Like a shadow, grief follows us wherever we go. It hovers over us like an overseer in charge of a slave, making us feel powerless. Its invisible prison bars hold us captive. Its oppression is unrelenting, and its control seems to reach into every part of our being. Like a bird unexpectedly trapped inside a house, we fight to escape. We fly aimlessly in search of an opening. We want so badly to be free from the trappings; to be on the other side where those untouched by grief dance so freely in a world that doesn’t understand our pain. The way seems clear, but we fly helplessly into its closed glass over and over again. Tears cloud our vision. Chaos and confusion obscure our path. We are caught in a prison and the sentenced to life.
Prison bars have two purposes. One is to protect society, but the other is to rehabilitate. We seek protection in our self-imposed solitary confinement, but nothing shields us from the pain. We must move beyond the imprisonment to rehabilitation. Do not become a slave to grief. A slave lives powerlessly under the domination and control of the master. Every day in the life of a slave looks depressingly like the day before. They drag their exhausted bodies out of bed, quickly take care of the necessary needs of other oppressed family members and then mindlessly go about the rigorous toil demanded by a cruel task master. At the end of the day, they fall into a bed for another restless sleep that will end all too quickly as the sun rises on another day of monotony. Sound familiar? How do we make our weary, brokenhearted bodies break free from the entanglement of grief? How do we move beyond this prison to begin rehabilitation? What does rehabilitation even look like?
Rehabilitation means restoration; the ability of something to function again in a former capacity; to bring back to a state of health, soundness or vigor. It means more than banging helplessly against the window in search of freedom. Rehabilitation means living with the grief and not in the grief. It means picking up the pieces of our former selves that lie shattered on the floor and allowing our true Master to use our tears as the mortar to piece them together into something of purpose and beauty. It doesn’t mean we will no longer hurt. It doesn’t mean a restoration to our former self, for we will forever bear the scars. It means allowing the scars to remind us of the healing that is taking place. It means relying on His energy rather than our own because in admitting our weakness, we affirm His strength. It means taking the painful steps out of the darkness that entangles us and letting the Master unravel us until we feel His grace liberate us.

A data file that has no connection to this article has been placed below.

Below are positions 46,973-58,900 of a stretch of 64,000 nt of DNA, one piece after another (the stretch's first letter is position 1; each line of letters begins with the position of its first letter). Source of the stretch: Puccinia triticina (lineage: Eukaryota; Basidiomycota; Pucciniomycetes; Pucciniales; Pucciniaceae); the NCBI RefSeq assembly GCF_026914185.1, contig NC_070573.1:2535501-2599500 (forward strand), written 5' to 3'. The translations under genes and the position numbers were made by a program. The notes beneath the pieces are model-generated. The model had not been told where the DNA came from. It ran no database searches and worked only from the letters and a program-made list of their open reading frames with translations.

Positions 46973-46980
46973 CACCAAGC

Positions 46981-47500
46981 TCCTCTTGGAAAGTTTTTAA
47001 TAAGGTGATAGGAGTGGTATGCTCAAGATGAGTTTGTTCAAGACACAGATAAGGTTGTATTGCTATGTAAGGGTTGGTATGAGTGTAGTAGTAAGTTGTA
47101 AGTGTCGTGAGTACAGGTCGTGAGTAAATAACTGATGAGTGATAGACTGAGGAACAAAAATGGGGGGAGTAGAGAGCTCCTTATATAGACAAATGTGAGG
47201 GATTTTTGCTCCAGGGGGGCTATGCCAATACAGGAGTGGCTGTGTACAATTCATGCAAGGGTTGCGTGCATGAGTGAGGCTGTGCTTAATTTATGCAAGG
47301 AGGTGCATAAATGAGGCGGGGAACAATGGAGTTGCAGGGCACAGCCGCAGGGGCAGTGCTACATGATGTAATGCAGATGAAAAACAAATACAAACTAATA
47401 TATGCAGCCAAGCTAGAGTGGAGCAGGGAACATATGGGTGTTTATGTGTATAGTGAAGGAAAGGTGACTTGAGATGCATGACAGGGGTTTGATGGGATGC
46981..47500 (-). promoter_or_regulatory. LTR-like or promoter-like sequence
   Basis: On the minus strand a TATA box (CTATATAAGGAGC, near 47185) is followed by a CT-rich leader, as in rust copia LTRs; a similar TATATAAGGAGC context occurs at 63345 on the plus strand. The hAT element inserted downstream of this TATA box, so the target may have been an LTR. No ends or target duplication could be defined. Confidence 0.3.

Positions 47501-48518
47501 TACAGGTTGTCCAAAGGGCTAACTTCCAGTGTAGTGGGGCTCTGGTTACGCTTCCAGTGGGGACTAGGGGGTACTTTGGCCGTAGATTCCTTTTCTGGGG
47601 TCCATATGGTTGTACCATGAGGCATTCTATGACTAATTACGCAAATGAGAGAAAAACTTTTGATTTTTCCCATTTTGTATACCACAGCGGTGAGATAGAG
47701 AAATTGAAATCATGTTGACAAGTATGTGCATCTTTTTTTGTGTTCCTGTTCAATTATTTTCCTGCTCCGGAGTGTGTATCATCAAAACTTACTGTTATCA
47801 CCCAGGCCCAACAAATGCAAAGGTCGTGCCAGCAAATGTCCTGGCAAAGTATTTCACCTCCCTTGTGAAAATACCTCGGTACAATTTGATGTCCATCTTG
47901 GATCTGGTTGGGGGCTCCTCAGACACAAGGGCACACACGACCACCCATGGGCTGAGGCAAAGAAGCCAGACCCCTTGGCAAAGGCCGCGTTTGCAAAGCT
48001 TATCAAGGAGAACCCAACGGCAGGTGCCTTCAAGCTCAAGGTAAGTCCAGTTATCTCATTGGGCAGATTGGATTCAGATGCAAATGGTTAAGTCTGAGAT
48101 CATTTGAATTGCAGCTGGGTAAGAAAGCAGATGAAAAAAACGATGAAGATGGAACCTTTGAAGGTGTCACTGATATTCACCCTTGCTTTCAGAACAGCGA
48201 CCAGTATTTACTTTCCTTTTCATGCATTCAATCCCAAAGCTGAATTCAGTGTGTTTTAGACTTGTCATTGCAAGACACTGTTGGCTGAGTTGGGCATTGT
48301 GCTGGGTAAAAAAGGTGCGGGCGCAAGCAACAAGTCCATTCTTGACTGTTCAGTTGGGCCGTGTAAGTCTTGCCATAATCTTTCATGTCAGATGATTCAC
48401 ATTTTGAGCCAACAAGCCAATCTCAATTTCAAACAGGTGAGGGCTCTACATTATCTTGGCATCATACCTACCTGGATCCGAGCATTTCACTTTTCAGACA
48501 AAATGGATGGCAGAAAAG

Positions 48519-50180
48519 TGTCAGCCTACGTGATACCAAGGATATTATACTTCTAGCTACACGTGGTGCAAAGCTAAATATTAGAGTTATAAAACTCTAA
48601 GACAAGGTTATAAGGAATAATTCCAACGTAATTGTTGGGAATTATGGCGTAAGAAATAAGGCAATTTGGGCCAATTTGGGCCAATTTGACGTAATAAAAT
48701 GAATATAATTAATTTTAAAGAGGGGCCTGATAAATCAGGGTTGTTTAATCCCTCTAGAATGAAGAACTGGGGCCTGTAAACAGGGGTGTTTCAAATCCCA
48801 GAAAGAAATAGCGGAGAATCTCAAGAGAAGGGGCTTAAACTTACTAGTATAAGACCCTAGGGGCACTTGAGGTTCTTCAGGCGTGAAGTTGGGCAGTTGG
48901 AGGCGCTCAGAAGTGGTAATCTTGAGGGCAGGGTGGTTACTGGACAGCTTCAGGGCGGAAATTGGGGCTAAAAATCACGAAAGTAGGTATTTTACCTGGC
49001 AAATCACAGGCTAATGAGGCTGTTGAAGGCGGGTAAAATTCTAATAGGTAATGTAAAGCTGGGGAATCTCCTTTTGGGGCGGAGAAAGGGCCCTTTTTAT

Let the prison bars of grief that surround you be replaced by the loving arms of a new Master; a Master who calls you His child and who sings over you a song of deliverance.
“You are my hiding place; you will protect me from trouble and surround me with songs of deliverance.” Psalm 32:7
He too has given you a life sentence, but it is one of freedom. Christ is the already, the not yet, and the is to come. He has come to redeem and liberate, but His glory will not be fully realized until the things of this earth are no more and every knee bows to call Him Lord and Master. Living in the “not yet” is hard sometimes. It is a chapter in our life sentence that we must maneuver. However, we don’t have to navigate it alone. We have a conquering Master who leads us through the yuck of the “not yet” to a never-ending final chapter of joy on the other side of grief.
Let hope and faith be more than random letters put together in meaningless words. Let them hold you secure as you wait for the “is to come” when we will forever dance in a heaven where there are no tears of mourning. Until then:
“We wait in hope for the Lord;
he is our help and our shield.
In him our heats rejoice,
for we trust in his holy name.
May your unfailing love rest upon us, O Lord,
even as we put our hope in you.”
“He has sent me to bind up the brokenhearted,
to proclaim freedom for the captives
and release from darkness for the prisoners,
to proclaim the year of the Lord’s favor
and the day of vengeance of our God,
to comfort all who mourn,
and provide for those who grieve in Zion-
to bestow on them a crown of beauty
instead of ashes, the oil of gladness
instead of mourning,
and a garment of praise
instead of a spirit of despair.
They will be called oaks of righteousness,
a planting of the Lord
for the display of his splendor.”